18. Lamichhane, T. N., Mattijssen, S., Maraia, R. J. Human cells have a limited set of tRNA anticodon loop substrates of the tRNA isopentenyltransferase TRIT1 tumor suppressor. Molecular and Cellular Biology. 33 (24), 4900-4908 (2013).
  19. Swoboda, R. K., et al. Antimelanoma CTL recognizes peptides derived from an ORF transcribed from the antisense strand of the 3' untranslated region of TRIT1. Molecular Therapy Oncolytics. 1, 14009 (2015).
  20. Yue, Z., et al. Identification of breast cancer candidate genes using gene co-expression and protein-protein interaction information. Oncotarget. 7 (24), 36092-36100 (2016).
  21. Chen, S., et al. Association of polymorphisms and haplotype in the region of TRIT1, MYCL1 and MFSD2A with the risk and clinicopathological features of gastric cancer in a southeast Chinese population. Carcinogenesis. 34 (5), 1018-1024 (2013).
  22. Spinola, M., et al. Identification and functional characterization of the candidate tumor suppressor gene TRIT1 in human lung cancer. Oncogene. 24 (35), 5502-5509 (2005).
  23. Spinola, M., et al. Ethnic differences in frequencies of gene polymorphisms in the MYCL1 region and modulation of lung cancer patients' survival. Lung Cancer. 55 (3), 271-277 (2007).
  24. Read, D. F., et al. Aggregation of Mod5 is affected by tRNA binding with implications for tRNA gene-mediated silencing. FEBS Letters. 591 (11), 1601-1610 (2017).
  25. Waller, T. J., Read, D. F., Engelke, D. R., Smaldino, P. J. The human tRNA-modifying protein, TRIT1, forms amyloid fibers in vitro. Gene. 612, 19-24 (2017).
  26. Suzuki, G., Shimazu, N., Tanaka, M. A yeast prion, Mod5, promotes acquired drug resistance and cell survival under environmental stress. Science. 336 (6079), 355-359 (2012).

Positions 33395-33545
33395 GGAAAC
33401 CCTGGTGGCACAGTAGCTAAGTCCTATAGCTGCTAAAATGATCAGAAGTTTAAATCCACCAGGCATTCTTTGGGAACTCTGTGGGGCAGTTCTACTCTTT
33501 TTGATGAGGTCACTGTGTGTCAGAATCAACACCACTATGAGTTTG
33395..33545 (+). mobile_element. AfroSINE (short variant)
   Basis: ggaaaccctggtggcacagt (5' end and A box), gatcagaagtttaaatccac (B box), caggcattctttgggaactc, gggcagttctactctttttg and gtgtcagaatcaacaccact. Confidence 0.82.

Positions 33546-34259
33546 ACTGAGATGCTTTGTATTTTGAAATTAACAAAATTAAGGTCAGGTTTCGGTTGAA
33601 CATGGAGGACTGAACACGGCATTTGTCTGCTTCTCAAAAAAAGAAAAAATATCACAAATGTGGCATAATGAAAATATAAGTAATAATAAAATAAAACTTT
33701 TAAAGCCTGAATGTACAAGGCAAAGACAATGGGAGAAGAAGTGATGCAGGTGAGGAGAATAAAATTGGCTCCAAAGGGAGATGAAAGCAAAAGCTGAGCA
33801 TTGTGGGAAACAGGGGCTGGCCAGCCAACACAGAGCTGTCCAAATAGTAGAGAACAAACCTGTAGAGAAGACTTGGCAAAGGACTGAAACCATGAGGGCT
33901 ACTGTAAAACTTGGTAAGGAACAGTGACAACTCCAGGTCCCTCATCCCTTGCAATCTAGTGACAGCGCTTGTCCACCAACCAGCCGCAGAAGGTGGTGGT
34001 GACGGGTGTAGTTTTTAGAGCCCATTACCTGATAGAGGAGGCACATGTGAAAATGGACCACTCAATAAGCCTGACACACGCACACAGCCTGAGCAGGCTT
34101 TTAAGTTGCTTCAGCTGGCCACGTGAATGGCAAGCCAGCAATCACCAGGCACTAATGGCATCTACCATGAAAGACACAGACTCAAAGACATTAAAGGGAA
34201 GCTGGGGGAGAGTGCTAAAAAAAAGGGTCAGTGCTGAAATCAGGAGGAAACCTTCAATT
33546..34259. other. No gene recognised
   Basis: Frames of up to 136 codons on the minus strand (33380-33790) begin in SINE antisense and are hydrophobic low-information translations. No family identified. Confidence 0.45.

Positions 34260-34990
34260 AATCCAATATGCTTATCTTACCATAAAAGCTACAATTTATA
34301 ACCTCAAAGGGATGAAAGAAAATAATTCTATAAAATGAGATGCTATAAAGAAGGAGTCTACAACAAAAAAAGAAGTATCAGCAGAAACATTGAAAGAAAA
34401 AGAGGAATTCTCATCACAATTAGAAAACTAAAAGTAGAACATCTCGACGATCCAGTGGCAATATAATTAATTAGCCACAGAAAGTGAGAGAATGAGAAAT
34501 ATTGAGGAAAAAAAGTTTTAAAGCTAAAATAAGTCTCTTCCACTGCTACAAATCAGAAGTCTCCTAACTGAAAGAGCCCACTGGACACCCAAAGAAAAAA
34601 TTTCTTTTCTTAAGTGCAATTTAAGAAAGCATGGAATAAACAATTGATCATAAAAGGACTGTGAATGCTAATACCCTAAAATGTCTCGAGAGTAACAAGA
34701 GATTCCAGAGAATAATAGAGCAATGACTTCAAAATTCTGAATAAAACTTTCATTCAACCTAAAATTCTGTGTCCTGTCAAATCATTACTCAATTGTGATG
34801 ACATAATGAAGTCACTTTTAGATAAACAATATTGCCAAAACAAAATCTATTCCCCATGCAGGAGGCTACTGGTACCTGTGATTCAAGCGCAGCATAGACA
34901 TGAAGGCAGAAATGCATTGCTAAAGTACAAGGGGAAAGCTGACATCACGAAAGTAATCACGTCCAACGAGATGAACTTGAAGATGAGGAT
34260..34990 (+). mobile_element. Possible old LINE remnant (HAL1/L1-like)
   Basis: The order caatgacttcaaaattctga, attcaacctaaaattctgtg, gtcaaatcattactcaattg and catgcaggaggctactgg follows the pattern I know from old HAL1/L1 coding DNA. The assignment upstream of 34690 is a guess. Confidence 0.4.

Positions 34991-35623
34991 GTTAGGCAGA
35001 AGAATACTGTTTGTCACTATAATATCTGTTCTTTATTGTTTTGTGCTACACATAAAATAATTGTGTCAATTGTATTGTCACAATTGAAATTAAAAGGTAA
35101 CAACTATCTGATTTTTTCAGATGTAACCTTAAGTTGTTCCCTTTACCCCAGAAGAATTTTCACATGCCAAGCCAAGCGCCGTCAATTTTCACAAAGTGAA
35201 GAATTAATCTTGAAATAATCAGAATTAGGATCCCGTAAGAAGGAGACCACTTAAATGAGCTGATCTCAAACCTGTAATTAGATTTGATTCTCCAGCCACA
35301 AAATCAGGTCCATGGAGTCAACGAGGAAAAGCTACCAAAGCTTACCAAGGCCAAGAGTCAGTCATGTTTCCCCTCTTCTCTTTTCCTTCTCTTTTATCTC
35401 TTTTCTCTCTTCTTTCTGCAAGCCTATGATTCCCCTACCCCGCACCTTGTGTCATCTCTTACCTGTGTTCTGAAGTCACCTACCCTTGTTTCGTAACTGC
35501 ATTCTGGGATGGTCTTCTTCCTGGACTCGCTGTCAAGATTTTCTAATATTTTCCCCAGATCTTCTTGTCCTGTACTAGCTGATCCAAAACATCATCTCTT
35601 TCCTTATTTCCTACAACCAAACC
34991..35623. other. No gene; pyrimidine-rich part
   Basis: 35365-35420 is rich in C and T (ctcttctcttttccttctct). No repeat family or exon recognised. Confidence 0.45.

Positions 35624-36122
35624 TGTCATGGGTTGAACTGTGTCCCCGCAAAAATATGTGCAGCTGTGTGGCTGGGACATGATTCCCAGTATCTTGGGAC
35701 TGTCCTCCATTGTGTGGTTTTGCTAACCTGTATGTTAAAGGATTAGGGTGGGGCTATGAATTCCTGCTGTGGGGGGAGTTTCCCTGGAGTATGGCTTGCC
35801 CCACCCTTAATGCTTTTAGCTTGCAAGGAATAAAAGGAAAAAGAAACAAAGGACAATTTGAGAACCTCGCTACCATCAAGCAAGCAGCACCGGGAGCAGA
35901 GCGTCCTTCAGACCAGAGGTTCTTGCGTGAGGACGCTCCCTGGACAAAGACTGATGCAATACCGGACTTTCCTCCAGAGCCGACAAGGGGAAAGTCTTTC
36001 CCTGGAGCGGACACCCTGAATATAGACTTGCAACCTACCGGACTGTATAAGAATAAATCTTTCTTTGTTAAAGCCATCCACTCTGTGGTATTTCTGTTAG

27. Soderberg, T., Poulter, C. D. Escherichia coli dimethylallyl diphosphate:tRNA dimethylallyltransferase: site-directed mutagenesis of highly conserved residues. Biochemistry. 40 (6), 1734-1740 (2001).
  28. Lamichhane, T. N., Blewett, N. H., Maraia, R. J. Plasticity and diversity of tRNA anticodon determinants of substrate recognition by eukaryotic A37 isopentenyltransferases. Rna. 17 (10), 1846-1857 (2011).
  29. Lamichhane, T. N., et al. Lack of tRNA modification isopentenyl-A37 alters mRNA decoding and causes metabolic deficiencies in fission yeast. Molecular and Cellular Biology. 33 (15), 2918-2929 (2013).
  30. Laten, H., Gorman, J., Bock, R. M. Isopentenyladenosine deficient tRNA from an antisuppressor mutant of Saccharomyces cerevisiae. Nucleic Acids Research. 5 (11), 4329-4342 (1978).
  31. Etcheverry, T., Colby, D., Guthrie, C. A precursor to a minor species of yeast tRNASer contains an intervening sequence. Cell. 18 (1), 11-26 (1979).
  32. Yan, M., et al. A high-throughput quantitative approach reveals more small RNA modifications in mouse liver and their correlation with diabetes. Analytical Chemistry. 85 (24), 12173-12181 (2013).
  33. Su, D., et al. Quantitative analysis of ribonucleoside modifications in tRNA by HPLC-coupled mass spectrometry. Nature Protocols. 9 (4), 828-841 (2014).
  34. Jonkhout, N., et al. The RNA modification landscape in human disease. Rna. 23 (12), 1754-1769 (2017).
  35. Dominissini, D., et al. The dynamic N(1)-methyladenosine methylome in eukaryotic messenger RNA. Nature. 530 (7591), 441-446 (2016).
  36. Meyer, K. D., et al. Comprehensive analysis of mRNA methylation reveals enrichment in 3' UTRs and near stop codons. Cell. 149 (7), 1635-1646 (2012).
  37. Squires, J. E., et al. Widespread occurrence of 5-methylcytosine in human coding and non-coding RNA. Nucleic Acids Research. 40 (11), 5023-5033 (2012).
  38. Schwartz, S., et al. Transcriptome-wide mapping reveals widespread dynamic-regulated pseudouridylation of ncRNA and mRNA. Cell. 159 (1), 148-162 (2014).
  39. Schwartz, S., et al. High-resolution mapping reveals a conserved, widespread, dynamic mRNA methylation program in yeast meiosis. Cell. 155 (6), 1409-1421 (2013).
  40. Behm-Ansmant, I., Helm, M., Motorin, Y. Use of specific chemical reagents for detection of modified nucleotides in RNA. Journal of Nucleic Acids. 2011, 408053 (2011).
  41. Novikova, I. V., Hennelly, S. P., Sanbonmatsu, K. Y. Tackling structures of long noncoding RNAs. International Journal of Molecular Sciences. 14 (12), 23672-23684 (2013).

This article has been published

Video Coming Soon

JoVE Logo

Privacy

Terms of Use

Policies

Research

Education

ABOUT JoVE

Copyright © 2024 MyJoVE Corporation. All rights reserved